The Ministry of Environment and Climate Change Strategy, with the Interior Health Authority, has continued the Dust Advisory that was issued on Monday, March 18 for Vernon.
High concentrations of coarse particulates are expected to persist until there is a change in current weather conditions or reduction in dust emissions.
Persons with chronic underlying medical conditions should postpone strenuous exercise until the advisory is lifted. Staying indoors and in air-conditioned spaces helps to reduce particulate exposure. Exposure is particularly a concern for infants, the elderly and those who have diabetes, and lung or heart disease.
To reduce personal risk, authorities advise people to avoid roads with heavy vehicle traffic, continue to control medical conditions such as asthma, chronic respiratory disease and heart failure (if symptoms continue to be bothersome, seek medical attention). Maintaining good overall health is a good way to reduce health risks resulting from short-term exposure to air pollution.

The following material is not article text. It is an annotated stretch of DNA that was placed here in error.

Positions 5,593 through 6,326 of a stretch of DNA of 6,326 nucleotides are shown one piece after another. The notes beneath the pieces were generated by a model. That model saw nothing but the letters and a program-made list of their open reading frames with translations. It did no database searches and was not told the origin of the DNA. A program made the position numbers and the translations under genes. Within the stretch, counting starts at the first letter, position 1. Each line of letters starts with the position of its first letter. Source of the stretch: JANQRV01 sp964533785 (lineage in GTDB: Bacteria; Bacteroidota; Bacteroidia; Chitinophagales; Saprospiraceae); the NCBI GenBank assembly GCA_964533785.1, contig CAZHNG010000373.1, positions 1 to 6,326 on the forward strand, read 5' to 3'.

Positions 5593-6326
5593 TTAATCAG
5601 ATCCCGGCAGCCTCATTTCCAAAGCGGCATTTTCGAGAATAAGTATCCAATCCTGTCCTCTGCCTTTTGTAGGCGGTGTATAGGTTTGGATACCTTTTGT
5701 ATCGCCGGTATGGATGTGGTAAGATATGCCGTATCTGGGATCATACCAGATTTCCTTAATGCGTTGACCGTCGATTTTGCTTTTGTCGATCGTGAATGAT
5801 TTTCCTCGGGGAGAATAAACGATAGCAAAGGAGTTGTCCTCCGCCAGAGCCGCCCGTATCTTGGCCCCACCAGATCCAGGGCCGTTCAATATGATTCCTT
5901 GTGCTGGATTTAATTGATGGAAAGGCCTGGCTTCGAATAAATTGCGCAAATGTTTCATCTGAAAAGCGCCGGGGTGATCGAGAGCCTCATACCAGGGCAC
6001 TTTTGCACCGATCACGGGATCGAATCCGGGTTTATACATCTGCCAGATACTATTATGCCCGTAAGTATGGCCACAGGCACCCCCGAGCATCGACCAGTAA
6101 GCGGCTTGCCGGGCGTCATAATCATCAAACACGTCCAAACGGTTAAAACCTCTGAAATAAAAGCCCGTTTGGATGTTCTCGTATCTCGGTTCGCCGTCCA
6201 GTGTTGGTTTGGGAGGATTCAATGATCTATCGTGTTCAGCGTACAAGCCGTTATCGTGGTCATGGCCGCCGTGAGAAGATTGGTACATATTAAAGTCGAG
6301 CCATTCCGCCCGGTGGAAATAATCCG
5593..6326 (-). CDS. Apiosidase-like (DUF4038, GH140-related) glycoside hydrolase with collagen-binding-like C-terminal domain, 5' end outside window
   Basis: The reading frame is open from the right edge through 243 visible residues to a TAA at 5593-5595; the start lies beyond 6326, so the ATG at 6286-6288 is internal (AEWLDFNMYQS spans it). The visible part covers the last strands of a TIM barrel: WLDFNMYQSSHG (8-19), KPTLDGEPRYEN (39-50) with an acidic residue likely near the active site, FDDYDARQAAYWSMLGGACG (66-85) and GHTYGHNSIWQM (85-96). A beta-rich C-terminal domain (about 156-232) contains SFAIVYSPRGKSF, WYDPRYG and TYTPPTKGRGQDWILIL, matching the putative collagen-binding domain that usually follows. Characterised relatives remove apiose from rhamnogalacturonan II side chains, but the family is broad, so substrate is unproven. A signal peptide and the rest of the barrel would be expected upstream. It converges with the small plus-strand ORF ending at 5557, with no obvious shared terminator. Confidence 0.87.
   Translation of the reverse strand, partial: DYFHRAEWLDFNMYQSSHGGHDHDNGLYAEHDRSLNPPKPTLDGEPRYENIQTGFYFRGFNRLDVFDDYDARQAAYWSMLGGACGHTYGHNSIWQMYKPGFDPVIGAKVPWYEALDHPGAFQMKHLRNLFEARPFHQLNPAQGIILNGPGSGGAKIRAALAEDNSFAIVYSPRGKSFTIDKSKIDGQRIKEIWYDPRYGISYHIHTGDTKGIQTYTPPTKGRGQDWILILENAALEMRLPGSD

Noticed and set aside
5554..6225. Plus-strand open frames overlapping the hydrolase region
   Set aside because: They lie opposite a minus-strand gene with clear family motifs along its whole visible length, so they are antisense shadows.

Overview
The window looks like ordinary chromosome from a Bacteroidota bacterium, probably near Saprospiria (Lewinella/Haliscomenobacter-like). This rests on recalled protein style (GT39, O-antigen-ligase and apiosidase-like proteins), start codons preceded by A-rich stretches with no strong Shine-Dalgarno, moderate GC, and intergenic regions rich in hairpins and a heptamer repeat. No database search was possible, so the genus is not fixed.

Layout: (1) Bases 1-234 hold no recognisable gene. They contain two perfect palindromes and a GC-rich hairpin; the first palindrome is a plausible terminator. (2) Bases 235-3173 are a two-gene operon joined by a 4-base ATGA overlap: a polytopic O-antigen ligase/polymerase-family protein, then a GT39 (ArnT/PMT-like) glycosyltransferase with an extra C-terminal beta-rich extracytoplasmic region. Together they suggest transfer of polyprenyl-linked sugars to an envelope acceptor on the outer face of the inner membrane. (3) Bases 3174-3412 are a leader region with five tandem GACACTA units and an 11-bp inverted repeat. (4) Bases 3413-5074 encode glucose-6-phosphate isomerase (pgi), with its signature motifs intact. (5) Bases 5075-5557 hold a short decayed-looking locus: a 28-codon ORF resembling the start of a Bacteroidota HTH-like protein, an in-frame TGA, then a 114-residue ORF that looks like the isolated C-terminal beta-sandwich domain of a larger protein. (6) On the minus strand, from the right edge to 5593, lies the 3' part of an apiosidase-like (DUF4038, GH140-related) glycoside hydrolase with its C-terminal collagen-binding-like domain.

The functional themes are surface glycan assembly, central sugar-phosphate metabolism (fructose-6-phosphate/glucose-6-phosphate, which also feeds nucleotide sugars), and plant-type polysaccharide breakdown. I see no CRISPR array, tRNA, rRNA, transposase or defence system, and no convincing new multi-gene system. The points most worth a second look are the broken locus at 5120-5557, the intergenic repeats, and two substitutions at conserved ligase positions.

Additional tips for persons with chronic underlying medical conditions
- Stay indoors, keep windows and doors closed and reduce indoor sources of pollution such as smoking, vacuuming and use of wood stoves.
- Run an air cleaner. Some room air cleaners – such as HEPA filters – can help reduce indoor particulate levels, provided they are the right size for your home and filters are changed regularly.
- Take shelter in air-conditioned buildings that have large indoor volumes and limited entry of outdoor air.
The current advisory has been triggered by high concentrations of dust, measured as “PM10” – particles with diameter up to 10 millionth of a metre. PM10 concentrations currently remain above advisory levels. Latest measurements at the Vernon Science Centre indicate an hourly average of 172 micrograms per cubic metre. The average for the past 24 hours is 100 micrograms per cubic metre, which exceeds the provincial air quality objective of 50 micrograms per cubic metre.
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